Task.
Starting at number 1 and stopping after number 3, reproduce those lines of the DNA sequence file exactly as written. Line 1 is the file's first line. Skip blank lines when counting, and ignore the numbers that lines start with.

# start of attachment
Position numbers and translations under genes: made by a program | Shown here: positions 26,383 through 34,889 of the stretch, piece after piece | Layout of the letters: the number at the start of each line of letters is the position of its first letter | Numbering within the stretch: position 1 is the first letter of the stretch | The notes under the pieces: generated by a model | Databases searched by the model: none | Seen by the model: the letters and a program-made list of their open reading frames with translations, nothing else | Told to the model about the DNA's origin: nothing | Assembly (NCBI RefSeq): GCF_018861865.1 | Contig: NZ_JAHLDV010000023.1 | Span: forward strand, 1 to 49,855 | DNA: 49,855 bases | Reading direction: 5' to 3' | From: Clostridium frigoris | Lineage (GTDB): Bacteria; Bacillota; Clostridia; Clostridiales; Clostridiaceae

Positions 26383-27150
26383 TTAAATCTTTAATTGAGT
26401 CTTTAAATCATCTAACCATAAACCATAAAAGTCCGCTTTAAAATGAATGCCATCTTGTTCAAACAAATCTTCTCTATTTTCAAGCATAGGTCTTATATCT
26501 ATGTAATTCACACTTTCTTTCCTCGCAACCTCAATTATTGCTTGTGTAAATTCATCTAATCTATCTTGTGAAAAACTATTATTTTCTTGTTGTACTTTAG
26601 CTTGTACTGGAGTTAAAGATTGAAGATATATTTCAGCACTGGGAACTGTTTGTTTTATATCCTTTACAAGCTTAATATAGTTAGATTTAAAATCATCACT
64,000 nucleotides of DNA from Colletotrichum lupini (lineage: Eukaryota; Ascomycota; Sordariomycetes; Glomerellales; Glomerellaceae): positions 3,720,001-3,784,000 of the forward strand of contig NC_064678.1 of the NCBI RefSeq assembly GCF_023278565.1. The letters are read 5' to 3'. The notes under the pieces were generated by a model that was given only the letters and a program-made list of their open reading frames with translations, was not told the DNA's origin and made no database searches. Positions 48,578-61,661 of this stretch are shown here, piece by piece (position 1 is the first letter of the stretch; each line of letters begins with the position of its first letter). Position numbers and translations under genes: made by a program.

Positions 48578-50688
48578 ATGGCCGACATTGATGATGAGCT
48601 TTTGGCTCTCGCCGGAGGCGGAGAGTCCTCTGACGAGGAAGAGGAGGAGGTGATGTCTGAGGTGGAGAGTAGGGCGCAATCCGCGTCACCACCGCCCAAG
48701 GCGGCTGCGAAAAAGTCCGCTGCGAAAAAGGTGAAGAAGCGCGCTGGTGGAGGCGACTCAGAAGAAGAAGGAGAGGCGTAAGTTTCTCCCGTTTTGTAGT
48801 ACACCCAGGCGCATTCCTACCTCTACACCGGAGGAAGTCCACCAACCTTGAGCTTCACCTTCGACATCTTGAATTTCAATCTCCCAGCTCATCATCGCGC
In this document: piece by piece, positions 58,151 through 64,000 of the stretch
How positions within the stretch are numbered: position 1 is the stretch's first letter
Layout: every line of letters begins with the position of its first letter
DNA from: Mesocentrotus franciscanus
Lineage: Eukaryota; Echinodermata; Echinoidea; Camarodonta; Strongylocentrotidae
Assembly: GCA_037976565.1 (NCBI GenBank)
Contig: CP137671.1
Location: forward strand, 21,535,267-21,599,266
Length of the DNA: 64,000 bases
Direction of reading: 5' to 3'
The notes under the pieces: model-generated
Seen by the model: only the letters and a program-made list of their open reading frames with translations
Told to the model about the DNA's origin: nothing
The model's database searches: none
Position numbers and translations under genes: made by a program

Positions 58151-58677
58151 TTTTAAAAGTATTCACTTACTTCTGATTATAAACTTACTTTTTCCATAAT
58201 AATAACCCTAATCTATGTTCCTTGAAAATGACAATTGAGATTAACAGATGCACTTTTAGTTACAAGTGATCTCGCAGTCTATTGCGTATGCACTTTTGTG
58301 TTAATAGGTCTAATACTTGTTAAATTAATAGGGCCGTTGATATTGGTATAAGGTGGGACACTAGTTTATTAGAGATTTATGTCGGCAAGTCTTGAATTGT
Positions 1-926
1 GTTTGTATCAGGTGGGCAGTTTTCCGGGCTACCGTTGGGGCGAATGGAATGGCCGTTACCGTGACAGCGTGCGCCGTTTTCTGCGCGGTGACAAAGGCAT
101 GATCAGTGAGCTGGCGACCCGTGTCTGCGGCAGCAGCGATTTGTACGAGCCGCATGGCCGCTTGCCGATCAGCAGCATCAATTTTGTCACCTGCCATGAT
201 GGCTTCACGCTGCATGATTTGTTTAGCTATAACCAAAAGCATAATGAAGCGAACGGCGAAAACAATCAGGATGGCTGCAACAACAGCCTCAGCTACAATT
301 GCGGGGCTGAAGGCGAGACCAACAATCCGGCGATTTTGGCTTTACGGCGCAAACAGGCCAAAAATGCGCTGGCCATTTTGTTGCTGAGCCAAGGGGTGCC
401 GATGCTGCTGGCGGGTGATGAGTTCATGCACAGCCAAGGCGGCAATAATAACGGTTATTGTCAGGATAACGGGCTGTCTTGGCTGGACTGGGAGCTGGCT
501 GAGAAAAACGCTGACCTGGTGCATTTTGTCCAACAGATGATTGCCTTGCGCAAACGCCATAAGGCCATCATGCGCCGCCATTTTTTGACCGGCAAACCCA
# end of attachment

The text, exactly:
Position numbers and translations under genes: made by a program | Shown here: positions 26,383 through 34,889 of the stretch, piece after piece | Layout of the letters: the number at the start of each line of letters is the position of its first letter | Numbering within the stretch: position 1 is the first letter of the stretch | The notes under the pieces: generated by a model | Databases searched by the model: none | Seen by the model: the letters and a program-made list of their open reading frames with translations, nothing else | Told to the model about the DNA's origin: nothing | Assembly (NCBI RefSeq): GCF_018861865.1 | Contig: NZ_JAHLDV010000023.1 | Span: forward strand, 1 to 49,855 | DNA: 49,855 bases | Reading direction: 5' to 3' | From: Clostridium frigoris | Lineage (GTDB): Bacteria; Bacillota; Clostridia; Clostridiales; Clostridiaceae

Positions 26383-27150
26383 TTAAATCTTTAATTGAGT